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MPI: The brains of Neanderthals developed differently than that of modern humans

Modern human brain stem cells make fewer mistakes in the distribution of their chromosomes to daughter cells

Neanderthals were modern humans' closest relatives. A comparison with them can therefore provide essential insights into the uniqueness of contemporary humans, for example in relation to brain development. The neocortex, the largest portion of the cerebral cortex, is unique to mammals and is critical to many cognitive abilities. Researchers from the Max Planck Institute for Molecular Cell Biology and Genetics in Dresden and the Max Planck Institute for Evolutionary Anthropology in Leipzig have now discovered that neural stem cells - the cells that are the origin of nerve cells in the developing neocortex - Modern humans take more time to prepare their chromosomes for cell division than Neanderthals. This leads to fewer errors in the distribution of chromosomes to daughter cells in modern humans compared to Neanderthals or chimpanzees and could have implications for brain development and function.

After the ancestors of modern humans separated from those of the Neanderthals and Denisovans, their Asian relatives, about a hundred amino acids, the building blocks of proteins in cells and tissues, changed in modern humans, and these changes spread to almost all modern humans. The biological significance of these changes is largely unknown. Six of these amino acid changes occurred in three proteins that play key roles in the distribution of the chromosomes, the carriers of genetic information, to the two daughter cells during cell division.

To study the impact of these six changes on the development of the neocortex, the scientists first introduced the modern human variants into mice. Mice are identical to Neanderthals at these six amino acid positions, so with these changes they could be a model for the development of the modern human brain. Felipe Mora-Bermúdez, the first author of the study, describes the research results: "We found that three amino acid changes in modern humans in two of these three proteins, namely in KIF18a and KNL1, cause a longer metaphase, a phase in which the Prepare chromosomes for cell division. This results in fewer errors in the distribution of chromosomes to neural stem cell daughter cells, just like in modern humans.”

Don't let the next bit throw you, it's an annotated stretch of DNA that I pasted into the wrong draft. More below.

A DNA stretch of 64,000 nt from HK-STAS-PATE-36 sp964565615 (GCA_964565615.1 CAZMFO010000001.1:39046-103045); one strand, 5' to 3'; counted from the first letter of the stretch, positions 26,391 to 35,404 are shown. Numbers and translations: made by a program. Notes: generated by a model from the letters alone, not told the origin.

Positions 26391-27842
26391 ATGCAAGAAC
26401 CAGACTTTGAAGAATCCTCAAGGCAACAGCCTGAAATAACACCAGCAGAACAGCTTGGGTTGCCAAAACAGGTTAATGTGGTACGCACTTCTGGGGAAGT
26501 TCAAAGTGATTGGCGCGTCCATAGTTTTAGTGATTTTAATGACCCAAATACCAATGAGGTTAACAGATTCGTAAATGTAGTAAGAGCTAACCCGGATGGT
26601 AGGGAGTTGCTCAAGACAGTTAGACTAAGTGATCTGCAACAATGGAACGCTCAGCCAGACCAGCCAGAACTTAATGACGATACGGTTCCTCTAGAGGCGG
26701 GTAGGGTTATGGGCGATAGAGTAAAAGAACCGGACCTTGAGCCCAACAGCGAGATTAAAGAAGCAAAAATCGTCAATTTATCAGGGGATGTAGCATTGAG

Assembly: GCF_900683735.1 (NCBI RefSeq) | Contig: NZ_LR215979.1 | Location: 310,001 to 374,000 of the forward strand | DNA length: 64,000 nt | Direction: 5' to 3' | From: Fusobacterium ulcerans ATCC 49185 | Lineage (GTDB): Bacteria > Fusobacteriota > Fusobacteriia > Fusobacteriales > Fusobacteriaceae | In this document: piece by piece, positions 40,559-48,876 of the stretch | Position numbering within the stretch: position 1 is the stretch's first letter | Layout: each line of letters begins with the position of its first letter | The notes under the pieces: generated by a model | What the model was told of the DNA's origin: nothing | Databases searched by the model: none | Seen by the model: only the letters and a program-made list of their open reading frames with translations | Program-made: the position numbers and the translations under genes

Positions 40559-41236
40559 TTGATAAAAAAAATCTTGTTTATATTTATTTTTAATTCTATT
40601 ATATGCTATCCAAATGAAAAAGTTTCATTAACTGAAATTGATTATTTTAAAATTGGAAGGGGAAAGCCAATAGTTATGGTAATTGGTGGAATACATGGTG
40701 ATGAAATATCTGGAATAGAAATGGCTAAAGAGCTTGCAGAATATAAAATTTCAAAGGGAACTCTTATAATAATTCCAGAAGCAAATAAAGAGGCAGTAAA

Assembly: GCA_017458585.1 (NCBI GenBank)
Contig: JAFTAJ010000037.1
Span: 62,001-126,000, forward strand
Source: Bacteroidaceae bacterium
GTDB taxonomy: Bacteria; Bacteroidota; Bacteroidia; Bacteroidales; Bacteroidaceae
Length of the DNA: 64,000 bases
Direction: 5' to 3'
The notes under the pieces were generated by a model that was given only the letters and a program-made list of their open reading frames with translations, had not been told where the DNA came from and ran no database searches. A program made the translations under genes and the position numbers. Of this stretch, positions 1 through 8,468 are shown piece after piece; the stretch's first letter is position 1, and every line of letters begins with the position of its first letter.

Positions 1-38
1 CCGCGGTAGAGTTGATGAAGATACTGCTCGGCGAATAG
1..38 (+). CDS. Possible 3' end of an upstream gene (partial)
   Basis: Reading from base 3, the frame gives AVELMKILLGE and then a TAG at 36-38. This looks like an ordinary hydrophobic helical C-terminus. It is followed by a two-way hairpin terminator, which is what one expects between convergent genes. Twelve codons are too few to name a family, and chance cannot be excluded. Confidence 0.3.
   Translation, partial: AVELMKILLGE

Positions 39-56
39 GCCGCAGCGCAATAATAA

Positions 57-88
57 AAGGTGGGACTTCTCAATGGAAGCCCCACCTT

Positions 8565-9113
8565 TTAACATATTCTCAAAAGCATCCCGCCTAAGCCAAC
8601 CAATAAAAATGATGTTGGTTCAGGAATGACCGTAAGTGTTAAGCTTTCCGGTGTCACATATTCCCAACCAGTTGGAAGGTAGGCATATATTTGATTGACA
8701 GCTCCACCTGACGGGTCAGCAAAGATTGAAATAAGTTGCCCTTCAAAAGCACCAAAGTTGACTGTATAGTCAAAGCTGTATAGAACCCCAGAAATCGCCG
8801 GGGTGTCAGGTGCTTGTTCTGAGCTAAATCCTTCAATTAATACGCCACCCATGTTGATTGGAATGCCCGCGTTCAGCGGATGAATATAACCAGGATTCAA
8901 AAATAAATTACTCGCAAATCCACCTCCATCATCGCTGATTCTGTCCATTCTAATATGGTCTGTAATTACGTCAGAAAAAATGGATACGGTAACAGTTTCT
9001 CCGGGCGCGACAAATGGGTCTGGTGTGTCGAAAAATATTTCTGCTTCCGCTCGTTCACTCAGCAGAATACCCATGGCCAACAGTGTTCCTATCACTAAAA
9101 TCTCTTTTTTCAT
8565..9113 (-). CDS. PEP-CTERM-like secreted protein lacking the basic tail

shorter metaphase

To test whether the Neanderthal amino acids would have the opposite effect, the researchers converted the three modern-human amino acids back to the Neanderthal state, into so-called human brain organoids - miniature brain-like structures made from human stem cells in cell culture dishes in the laboratory can grow and which mimic early human brain development. "In this case, the metaphase was shortened and we found more errors in the chromosome distribution." According to Mora-Bermúdez, this shows that these three amino acid changes in the proteins KIF18a and KNL1 are responsible for the fact that modern humans have fewer chromosome distribution errors than Neanderthals and chimpanzees. He adds that errors in the number of chromosomes are usually unfavorable for the cells, which is evident in diseases such as trisomies and cancer.

"Our study suggests that some aspects of modern human brain development and function are independent of brain size, since Neanderthals and modern humans have similarly sized brains. The results also suggest that the brain function of Neanderthals was more strongly influenced by chromosomal errors than that of modern humans," summarizes Wieland Huttner, who co-supervised the study. Svante Pääbo, who also co-supervised the study, adds that "future studies are needed to investigate whether the lower error rate affects traits of modern humans that are related to brain function."

Source: Press release Max Planck Society from February 29.07.2022, XNUMX

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